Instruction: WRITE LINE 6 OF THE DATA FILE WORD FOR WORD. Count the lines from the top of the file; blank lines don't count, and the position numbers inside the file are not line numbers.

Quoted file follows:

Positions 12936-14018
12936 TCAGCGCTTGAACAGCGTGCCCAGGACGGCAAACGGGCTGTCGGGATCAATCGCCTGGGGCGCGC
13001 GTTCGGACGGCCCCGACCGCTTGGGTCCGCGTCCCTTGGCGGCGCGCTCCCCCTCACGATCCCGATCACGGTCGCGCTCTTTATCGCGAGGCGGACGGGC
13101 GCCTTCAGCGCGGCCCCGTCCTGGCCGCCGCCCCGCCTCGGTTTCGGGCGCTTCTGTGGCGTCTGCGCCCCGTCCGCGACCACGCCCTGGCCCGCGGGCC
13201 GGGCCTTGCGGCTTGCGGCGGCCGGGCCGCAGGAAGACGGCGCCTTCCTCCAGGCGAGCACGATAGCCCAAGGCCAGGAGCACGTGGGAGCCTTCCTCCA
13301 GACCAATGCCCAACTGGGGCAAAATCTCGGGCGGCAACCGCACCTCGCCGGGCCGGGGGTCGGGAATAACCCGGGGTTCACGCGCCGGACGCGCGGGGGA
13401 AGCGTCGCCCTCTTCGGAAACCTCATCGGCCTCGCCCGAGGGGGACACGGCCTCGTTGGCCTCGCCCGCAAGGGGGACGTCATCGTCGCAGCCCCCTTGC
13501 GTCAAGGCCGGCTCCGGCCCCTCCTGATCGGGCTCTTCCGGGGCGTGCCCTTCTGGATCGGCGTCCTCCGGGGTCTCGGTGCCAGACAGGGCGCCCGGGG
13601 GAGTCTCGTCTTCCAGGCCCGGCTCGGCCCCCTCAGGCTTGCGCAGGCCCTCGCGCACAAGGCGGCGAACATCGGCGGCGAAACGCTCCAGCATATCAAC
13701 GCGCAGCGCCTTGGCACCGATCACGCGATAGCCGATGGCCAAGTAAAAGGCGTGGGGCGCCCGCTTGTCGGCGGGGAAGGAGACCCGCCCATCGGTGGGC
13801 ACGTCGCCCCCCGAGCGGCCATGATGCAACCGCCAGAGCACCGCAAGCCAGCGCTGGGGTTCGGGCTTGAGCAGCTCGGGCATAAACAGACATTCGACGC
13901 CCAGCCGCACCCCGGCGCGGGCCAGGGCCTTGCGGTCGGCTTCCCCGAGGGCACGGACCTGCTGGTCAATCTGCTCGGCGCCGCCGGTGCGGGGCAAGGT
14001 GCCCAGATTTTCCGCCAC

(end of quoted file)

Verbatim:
13301 GACCAATGCCCAACTGGGGCAAAATCTCGGGCGGCAACCGCACCTCGCCGGGCCGGGGGTCGGGAATAACCCGGGGTTCACGCGCCGGACGCGCGGGGGA